SA team finds heart disease gene

 Carriers of the progressive familial heart block gene can now get a timely diagnosis and treatment
Carriers of the progressive familial heart
block gene can now get a timely diagnosis
and treatment. (Image: stock.xchng
)

Researchers from South Africa’s Stellenbosch University, working with international colleagues in a study spanning more than 30 years, have identified the rogue or defective gene that causes a type of hereditary heart disease.

Among the researchers are the father and son cardiac research team of Professors Andries and Paul Brink. They worked on the study with colleagues from the German universities of Hamburg and Münster.

The disease, known as progressive familial heart block (PFHB) type I, affects the electrical system of the heart, as opposed to diseases that affect the organ’s blood vessels. Coronary artery disease can cause a heart attack or angina, while heart block is responsible for palpitations, light-headedness and fainting.

PFHB can occur at any time in life and in a few cases has been diagnosed before birth. As the disease may progress to a complete heart block, successful management depends on the fitment of a pacemaker, but if it is not caught in time the patient may die.

The discovery is a breakthrough for South African medical science as it gives hope to sufferers, who can now get advance warning of their condition and seek the necessary treatment.

It will also help academic and medical staff to gain a better understanding of other conditions that affect the heart’s electrical system.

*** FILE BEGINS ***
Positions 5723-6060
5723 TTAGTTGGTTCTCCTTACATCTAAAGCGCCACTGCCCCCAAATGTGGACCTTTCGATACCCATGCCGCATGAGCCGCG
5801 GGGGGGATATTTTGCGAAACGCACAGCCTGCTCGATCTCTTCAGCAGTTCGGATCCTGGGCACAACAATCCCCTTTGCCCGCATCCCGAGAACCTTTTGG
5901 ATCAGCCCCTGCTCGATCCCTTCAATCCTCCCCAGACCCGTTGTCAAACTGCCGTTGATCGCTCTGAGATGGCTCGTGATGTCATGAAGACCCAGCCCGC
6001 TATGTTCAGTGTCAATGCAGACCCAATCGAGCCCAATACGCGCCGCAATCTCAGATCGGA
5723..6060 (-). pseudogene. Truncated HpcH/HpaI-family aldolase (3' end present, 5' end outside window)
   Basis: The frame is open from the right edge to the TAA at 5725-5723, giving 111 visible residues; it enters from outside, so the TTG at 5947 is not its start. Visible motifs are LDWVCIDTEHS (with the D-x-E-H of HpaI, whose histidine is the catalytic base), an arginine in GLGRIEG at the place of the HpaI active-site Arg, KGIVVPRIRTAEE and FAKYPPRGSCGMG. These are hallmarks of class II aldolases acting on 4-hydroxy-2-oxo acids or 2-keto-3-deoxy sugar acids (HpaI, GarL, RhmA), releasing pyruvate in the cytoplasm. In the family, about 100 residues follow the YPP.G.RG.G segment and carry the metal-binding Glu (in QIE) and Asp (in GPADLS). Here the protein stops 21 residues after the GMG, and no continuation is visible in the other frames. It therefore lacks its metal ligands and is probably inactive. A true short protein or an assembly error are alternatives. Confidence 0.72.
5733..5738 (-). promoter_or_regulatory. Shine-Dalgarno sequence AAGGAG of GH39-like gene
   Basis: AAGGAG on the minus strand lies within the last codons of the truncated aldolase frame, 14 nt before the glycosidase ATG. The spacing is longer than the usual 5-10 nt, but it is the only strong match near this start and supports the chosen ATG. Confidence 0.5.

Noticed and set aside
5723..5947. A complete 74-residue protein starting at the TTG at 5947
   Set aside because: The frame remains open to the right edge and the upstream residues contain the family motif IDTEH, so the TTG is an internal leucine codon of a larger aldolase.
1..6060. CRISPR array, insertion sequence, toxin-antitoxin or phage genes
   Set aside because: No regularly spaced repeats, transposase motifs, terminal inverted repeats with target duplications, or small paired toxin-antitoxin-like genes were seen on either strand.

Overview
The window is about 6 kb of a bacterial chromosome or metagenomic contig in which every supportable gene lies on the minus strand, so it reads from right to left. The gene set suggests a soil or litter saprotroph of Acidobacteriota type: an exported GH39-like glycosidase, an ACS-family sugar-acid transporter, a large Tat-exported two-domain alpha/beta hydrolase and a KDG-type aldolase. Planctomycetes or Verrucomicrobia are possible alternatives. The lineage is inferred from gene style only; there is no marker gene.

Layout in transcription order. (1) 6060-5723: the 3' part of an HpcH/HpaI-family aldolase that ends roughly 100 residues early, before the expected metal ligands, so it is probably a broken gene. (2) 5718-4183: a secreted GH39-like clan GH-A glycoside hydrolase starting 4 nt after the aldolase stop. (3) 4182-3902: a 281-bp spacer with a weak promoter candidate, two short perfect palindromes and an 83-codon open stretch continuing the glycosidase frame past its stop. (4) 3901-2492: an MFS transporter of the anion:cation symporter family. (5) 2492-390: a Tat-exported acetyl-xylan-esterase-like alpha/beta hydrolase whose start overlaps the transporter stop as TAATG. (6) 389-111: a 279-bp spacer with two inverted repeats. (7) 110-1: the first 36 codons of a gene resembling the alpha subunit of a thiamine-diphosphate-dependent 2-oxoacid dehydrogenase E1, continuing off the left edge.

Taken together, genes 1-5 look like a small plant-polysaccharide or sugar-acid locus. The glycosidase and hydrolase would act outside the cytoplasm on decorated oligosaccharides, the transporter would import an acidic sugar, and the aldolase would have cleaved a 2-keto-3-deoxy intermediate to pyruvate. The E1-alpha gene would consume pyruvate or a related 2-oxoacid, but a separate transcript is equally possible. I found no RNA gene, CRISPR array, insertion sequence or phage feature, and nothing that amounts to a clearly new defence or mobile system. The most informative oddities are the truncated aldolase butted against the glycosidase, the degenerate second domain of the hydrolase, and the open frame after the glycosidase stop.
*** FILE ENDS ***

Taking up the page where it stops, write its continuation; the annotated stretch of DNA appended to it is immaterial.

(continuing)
Acording to the Heart Foundation of South Africa, about 195 people die every day from some kind of heart or blood vessel disease.

Electrical impulse

The heart’s electrical impulses are generated by an internal natural pacemaker known as the sinoatrial node. The cells in this node send impulses out along a specialised conduction system, which tells the heart to beat.

Proper functioning of these cells is vital for efficient contraction and pumping of the blood. If the electrical signal is disrupted or slowed as it moves through the tissue, a heart block occurs. Artificial pacemakers fulfil this electrical duty if the built-in system is too severely damaged to function properly.

In PFHB type one the onset is early and the disease progresses rapidly. In type two the disease occurs later in life.

Genealogical link

The rogue gene was found in three branches of an Afrikaans familial group that can trace its ancestry back to one Portuguese individual who landed on the shores of the Cape at the end of the 17th century.

Prof Andries Brink, former dean of Stellenbosch University’s faculty of Health Services, first described the disease in 1977 and published a paper at the time in the South African Medical Journal. The paper, titled Progressive familial heart block – two types, was co-authored by genealogy specialist Marie Torrington.